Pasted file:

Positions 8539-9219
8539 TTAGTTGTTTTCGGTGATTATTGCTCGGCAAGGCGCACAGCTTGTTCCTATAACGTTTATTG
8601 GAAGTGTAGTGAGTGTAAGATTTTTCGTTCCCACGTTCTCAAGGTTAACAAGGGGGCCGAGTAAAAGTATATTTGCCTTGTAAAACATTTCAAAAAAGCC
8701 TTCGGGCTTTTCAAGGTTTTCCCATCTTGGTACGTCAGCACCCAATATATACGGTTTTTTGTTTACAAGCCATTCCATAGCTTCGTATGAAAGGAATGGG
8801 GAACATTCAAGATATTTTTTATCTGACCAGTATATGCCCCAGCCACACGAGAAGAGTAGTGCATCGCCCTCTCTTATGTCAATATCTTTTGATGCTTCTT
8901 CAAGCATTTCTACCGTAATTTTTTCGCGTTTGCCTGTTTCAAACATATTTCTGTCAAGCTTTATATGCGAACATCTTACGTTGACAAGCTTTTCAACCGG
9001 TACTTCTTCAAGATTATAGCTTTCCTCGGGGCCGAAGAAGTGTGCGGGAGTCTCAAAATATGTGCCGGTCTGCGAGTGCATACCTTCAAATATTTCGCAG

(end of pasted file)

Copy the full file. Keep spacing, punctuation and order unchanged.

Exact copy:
Positions 8539-9219
8539 TTAGTTGTTTTCGGTGATTATTGCTCGGCAAGGCGCACAGCTTGTTCCTATAACGTTTATTG
8601 GAAGTGTAGTGAGTGTAAGATTTTTCGTTCCCACGTTCTCAAGGTTAACAAGGGGGCCGAGTAAAAGTATATTTGCCTTGTAAAACATTTCAAAAAAGCC
8701 TTCGGGCTTTTCAAGGTTTTCCCATCTTGGTACGTCAGCACCCAATATATACGGTTTTTTGTTTACAAGCCATTCCATAGCTTCGTATGAAAGGAATGGG
8801 GAACATTCAAGATATTTTTTATCTGACCAGTATATGCCCCAGCCACACGAGAAGAGTAGTGCATCGCCCTCTCTTATGTCAATATCTTTTGATGCTTCTT
8901 CAAGCATTTCTACCGTAATTTTTTCGCGTTTGCCTGTTTCAAACATATTTCTGTCAAGCTTTATATGCGAACATCTTACGTTGACAAGCTTTTCAACCGG
9001 TACTTCTTCAAGATTATAGCTTTCCTCGGGGCCGAAGAAGTGTGCGGGAGTCTCAAAATATGTGCCGGTCTGCGAGTGCATACCTTCAAATATTTCGCAG